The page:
We’ll exit, if FG refund our N427bn in 24hours

Electricity Distribution Companies (DisCos) investors yesterday said that considering the unending issues in the power sector in Nigeria, they are willing to exit or handover the distribution assets back to the Federal Government, if it refunds the sum of $1.4billion (427 billion) paid to buy the assets in 24 hours.
Recall, the Minister of Power, Works and Housing, Mr Babatunde Fashola said the DisCos bought the assets of the defunct Power Holding Company of Nigeria (PHCN) with their eyes wide open therefore, should exit if could not continue.
However, in a World Press Conference of the Association of Electricity Distributors’ Investors and the Association of Nigerian Electricity Distributors (ANED) in Abuja, the representative of the investors and the Chairman, Jos DisCo, Tukur Modibbo said, Jos DisCo bought the company for $82billion in 2013 and would be willing to take $72bn if the Federal Government pay in 24hours.
“We in Jos Disco, we bought our DisCo cash down for $82 billion in 2013, we are willing to take $72billion in 24hours to leave. We are giving the Federal Government $10billion discount”, he said.
Corroborating Modibbo’s statement, the Chief Operating Officer (COO), Ibadan DisCo, Engr. John Ayodele said, “if you can refund their money in 5 minutes, they will leave in 10 minutes.
“No investor wants to stay for one minutes. However, the one they returned in Yola since 2015 as we speak today, no kobo has been paid. So you can imagine the frustration of saying I want to go to government and say I want to leave, then you will have to wait till 2029 before you get your money and you will be paying interest on that loan till they pay it. By the time government will refund you, the loan itself will not be paid, you will use that money to only pay the interest on it”, he said.
Meanwhile, ANED’s Spokesman Barr. Sunday Oduntan said, the DisCos investors who paid $1.4billion (N427) for the distribution assets have not made any return on their investment, a condition which was the basis of the investment after the five-year performance period.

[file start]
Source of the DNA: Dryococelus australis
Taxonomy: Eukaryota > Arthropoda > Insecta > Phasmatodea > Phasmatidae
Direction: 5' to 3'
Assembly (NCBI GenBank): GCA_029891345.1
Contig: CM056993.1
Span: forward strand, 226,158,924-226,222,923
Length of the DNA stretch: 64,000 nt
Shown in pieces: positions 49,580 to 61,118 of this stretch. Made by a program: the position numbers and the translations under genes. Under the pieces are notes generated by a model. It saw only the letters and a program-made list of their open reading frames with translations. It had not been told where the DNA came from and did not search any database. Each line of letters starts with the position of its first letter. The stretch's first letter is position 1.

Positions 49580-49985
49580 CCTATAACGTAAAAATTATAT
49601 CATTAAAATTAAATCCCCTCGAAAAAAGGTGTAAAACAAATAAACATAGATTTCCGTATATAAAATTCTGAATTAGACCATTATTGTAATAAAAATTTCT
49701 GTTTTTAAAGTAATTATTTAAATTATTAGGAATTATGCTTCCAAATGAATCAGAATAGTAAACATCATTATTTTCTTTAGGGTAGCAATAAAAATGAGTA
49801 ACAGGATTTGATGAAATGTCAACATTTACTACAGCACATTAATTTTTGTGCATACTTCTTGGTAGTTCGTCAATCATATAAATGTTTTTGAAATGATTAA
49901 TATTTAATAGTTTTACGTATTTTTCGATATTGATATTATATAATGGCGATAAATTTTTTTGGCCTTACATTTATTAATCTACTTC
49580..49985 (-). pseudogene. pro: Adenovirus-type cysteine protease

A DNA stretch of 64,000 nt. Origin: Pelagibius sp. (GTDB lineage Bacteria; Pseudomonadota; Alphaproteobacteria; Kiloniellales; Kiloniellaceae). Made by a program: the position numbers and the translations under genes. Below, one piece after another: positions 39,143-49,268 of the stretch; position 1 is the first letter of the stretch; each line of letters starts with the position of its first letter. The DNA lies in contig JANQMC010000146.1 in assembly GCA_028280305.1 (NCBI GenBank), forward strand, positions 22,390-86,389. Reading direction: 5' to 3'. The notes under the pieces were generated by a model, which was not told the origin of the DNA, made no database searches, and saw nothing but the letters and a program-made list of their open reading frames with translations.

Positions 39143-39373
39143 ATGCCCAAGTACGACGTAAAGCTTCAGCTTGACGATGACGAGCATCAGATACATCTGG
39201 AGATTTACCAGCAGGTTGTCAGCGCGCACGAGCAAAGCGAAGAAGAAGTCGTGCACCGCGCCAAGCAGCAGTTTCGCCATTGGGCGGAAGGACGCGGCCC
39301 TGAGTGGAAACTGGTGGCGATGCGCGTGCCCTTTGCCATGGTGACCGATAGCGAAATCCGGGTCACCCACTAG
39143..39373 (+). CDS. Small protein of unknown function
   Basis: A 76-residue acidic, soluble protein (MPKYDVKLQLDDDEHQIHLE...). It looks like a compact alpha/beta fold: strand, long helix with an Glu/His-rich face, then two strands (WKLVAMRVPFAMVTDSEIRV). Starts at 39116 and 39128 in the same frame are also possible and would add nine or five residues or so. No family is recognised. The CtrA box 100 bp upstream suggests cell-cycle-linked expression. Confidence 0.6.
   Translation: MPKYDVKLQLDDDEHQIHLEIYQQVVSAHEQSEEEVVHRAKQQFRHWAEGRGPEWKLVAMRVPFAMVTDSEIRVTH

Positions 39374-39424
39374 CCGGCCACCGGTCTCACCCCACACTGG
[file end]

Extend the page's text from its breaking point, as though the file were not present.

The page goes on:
“Even worse is that, with current conditions, it is unlikely that they will recover their investment, which is already in the negative, anytime in the near term. However, this lack of sight of a return on investment, certainly, does not encourage the injection of borrowed capital or equity that is key to driving the turnaround of NESI or providing the efficiency and signing that will result in improved generation and the resultant tariff reduction”, he said.
Rolling out the issues from the investors’ perspective, Modibbo said, investors took over the privatised assets without technical or financial audits.
“We have forgotten that (Labour) National Union of Electricity Employees (NUEE) was vehemently against the privatisation of the sector. And you dire not walk into any premises of the defunct PHCN with a white man or even come with a group of people. They will feel you are coming to take over their livelihood, what they believed to be their personal turf. So, we had to rely on records that had been given to us by Bureau of Public Enterprises (BPE).
“I can tell you that all of those records were not accurate. There was no technical audit to see list of the assets of the defunct PHCN. Yes, 30 transformers or 60 transformers, this number of length of cables, it did not tell whether these transformers were online or they have packed up for long, or moribund completely.
“It will not tell whether all the alminium conductors are of the same sizes, no financial audit, no external audit. It was what they left behind that we took. And we complained that we didn’t have due diligence. Now BPE and the regulator (NERC) agreed that we should take over, institute independent studies and confirm the actual state of affairs and then you come back for negotiation.
“ In particular, the level of the Aggregate Technical Commercial and Collection Losses (ATC & C), they agreed

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